He usually works mega long hours, and then we have his kids here every other weekend and we spend time with his mum etc. It's highly unusual for us to spend so much time alone together in this way.

But, whilst our own space is required, so is quality couple time. So, we also try to do meaningful things together.

Like the rest of The Internet, I distracted myself with baking and cooking.
Baguettes and focaccia were very fine bread projects. Crumpets - not so much - those were actually inedible!?
I have discovered I like dal though! Who knew?? When Hubby next came home from the supermarket (being the designated shopping hero as he copes better than me), he held up a bag of lentils, saying, "I'm not saying I liked what you cooked last night..." - his sheepish grin was priceless! Needless to say, I've made it several times since.
Now, that is all very yummy 'n all, but when added to our increased snacks (also because of Stress and Boredom), our tummies were expanding a little bit too far (not fat shaming, just practically, it's unwise to expand further than one's current wardrobe permits as clothing-trying-on is not available right now).
So, we've tried increasing our jogging jaunts. Although, one day in particular, I ended up a watery mess as my hay fever (allergies) kicked in big time, and we limped home within 15mins! Oops!

There's only so many times you can stand the limited space to run around here; too many People, for a start.
It was therefore a joy - and I mean that in the deepest sense of the word - to go a bit further last week, to one of my favourite places for such activity. I was even rewarded with a plethora of bluebells in the woods 💜
And Hubby even joined me for a Pilates session one day.
Other distractions have included us learning BSL (British Sign Language), reading (of course) and me picking up my cross stitch for the eleventy-billionth time (it's taken me YEARS to get this far on this project!).
We've been trying to zhush up the garden a little too. I have a lemon plant growing from seed. The path is now weeded (thank you Hubby). And we're about to plant some vegetable seeds.
Our rhododendron is flowering in all its pink glory.
My azalea (which inspired a character in my book, Love Bites), is also blooming, sending its scent wafting across my garden. Yum!
Every Thursday evening at 20:00 we go onto our driveway, our neighbours doing likewise (whilst maintaining social distance), and clap for the NHS / carers. There's a terrific sense of community.
I was so moved after the first incident that I wrote a Facebook post on it. It was very emotional!

Oh, and I recorded several book readings. All are on my IGTV and I've started loading them onto my YouTube (but it's a bit of a faff, so it's taking a while).
And, of course, there's been book editing to do - my latest novel is almost ready! It's super hard to concentrate right now though, so is taking a little longer. Thank you for your patience.

But don't let all this talk of activity fool you. The vast majority of the time, we may be found sitting in front of our TV, watching Netflix or Disney+ (which arrived in the nick of time!). Hence the snacking.

I'm busy doing nothing!?

There have been days I've not changed out of my pyjamas; trust me. At times, I have wondered why I bother getting out of bed at all.
I get bored/frustrated/scared/tired like everyone else. We're all experiencing a lot of emotions. And that's OK.

All this is just my experience. I fully appreciate how lucky I am.
There are people not able to see their partners. Parents with young children requiring constant attention and education. People all alone. Vulnerable people feeling frightened. Others are going out to work, scared of coming into contact with The Thing Which Shan't Be Named. The thing is, we all have our own stresses. There's not a single person unaffected in some way.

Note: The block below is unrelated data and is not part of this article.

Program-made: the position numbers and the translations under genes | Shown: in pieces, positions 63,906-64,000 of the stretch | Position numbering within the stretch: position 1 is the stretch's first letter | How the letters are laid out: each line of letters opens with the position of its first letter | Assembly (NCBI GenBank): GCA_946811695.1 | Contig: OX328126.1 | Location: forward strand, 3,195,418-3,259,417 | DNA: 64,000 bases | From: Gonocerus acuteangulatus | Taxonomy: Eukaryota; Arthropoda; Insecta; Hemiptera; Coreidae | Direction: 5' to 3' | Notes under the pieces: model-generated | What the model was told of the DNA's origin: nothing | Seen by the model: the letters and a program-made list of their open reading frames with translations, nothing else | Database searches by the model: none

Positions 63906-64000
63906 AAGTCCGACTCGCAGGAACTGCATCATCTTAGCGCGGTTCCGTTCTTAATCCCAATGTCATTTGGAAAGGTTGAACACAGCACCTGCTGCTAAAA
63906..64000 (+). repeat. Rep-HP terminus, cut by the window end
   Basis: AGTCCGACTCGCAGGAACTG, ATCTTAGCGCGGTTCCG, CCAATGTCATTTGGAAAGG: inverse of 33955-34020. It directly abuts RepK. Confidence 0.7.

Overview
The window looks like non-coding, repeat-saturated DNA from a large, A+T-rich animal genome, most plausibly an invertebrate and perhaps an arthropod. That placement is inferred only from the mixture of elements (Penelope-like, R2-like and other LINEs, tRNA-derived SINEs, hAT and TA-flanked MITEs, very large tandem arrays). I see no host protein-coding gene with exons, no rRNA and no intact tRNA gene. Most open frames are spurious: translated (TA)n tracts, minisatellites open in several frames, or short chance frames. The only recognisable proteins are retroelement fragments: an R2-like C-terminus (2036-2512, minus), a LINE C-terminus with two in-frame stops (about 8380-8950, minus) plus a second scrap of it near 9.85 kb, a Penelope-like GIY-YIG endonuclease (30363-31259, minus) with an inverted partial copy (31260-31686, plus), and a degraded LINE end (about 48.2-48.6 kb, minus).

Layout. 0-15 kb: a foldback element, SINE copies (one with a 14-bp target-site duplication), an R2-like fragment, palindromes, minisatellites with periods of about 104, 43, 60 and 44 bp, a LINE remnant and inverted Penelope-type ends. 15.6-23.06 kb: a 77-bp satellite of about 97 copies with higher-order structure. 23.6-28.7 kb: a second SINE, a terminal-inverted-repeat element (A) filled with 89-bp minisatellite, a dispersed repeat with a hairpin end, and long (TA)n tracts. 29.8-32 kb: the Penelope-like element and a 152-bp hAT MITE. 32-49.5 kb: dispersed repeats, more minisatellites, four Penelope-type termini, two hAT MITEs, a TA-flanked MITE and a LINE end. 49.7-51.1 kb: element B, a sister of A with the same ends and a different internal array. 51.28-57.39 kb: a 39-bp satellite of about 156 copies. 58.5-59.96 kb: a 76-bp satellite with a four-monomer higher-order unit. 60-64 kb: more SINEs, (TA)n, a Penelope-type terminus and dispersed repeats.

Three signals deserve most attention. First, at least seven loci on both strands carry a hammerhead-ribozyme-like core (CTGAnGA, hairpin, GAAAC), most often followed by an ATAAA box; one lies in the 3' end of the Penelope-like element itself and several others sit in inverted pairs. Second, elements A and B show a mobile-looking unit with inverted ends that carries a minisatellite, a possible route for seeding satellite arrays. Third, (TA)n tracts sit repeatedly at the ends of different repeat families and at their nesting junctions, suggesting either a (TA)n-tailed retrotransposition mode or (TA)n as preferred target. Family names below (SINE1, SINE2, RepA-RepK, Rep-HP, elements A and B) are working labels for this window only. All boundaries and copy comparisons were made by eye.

This is a global pandemic - it's oddly uniting humanity in that we're all battling against this unusual foe. We're all in this together!
I have misophonia (a very odd, severely angry reaction to certain sounds). It gets worse when my sinuses are inflamed, oh, like when hay fever pipes up!?
Yeah, so, I got triggered the other morning, and went scurrying to the safety of my bed, under my duvet. A bit of a meltdown ensued. There may have been tears!
However, eventually, I remembered to breathe! Funny how we forget that simple thing occasionally!? Anyway, I took deep, healing breaths and focussed on grounding (a holistic technique thingy). I felt more calm than I had in ages afterwards!

And that's it, isn't it?
We can all feel panicked and overwhelmed, especially at the moment.
But THIS TOO SHALL PASS (one of my life mantras).
Just remember to breathe!
Self-love is more important than ever. Just do what you need to do to get through each day.
We will come through this together yet apart 💗
Keep on keeping on, my lovely.

Good things are happening too. Pollution has gone way down. Apparently, there were dolphins swimming around Venice! Our beloved planet is taking a deep, cleansing breath too.

We are finally realising the importance of those key workers - the people who are often so poorly paid. Thank you so so much if you're one of the ones still going out, keeping this country running; there are so many working behind the scenes who don't get noticed as well as those the media spotlight's shining on.

Always in love and light,

Friday, 24 April 2020

REVIEW - Best Foot Forward - step this way

Date read: 24th April 2020

My rating: 4*

Genre I reckon: Romcom

Buy link: Amazon

Follow the author: on Facebook

In dark times, one felt the need to turn to a rom-com for something lighter. And this book did not disappoint. 
Reminiscent of Sophie Kinsella and similar authors, Best Foot Forward is light-hearted and witty. 

I had mixed feelings about Liberty, the heroine. She's quite judgemental and has an odd perception that she is due a promotion - this despite her clumsiness and lacklustre attitude towards her job. But it's not her fault. She's young, ambitious and has a mean boss. And accidents will happen. 

You know what, though? She's endearing too. Her heart's in the right place and she proves herself worthy of our interest as the book goes on. She's very thoughtful and caring.

Misunderstandings, accidents, theft, a puppy and designer shoes - these things combine in a delightful story which is a funny sleuthing romp. 
It's a definite must read for fans of romcoms. 

Always in love and light,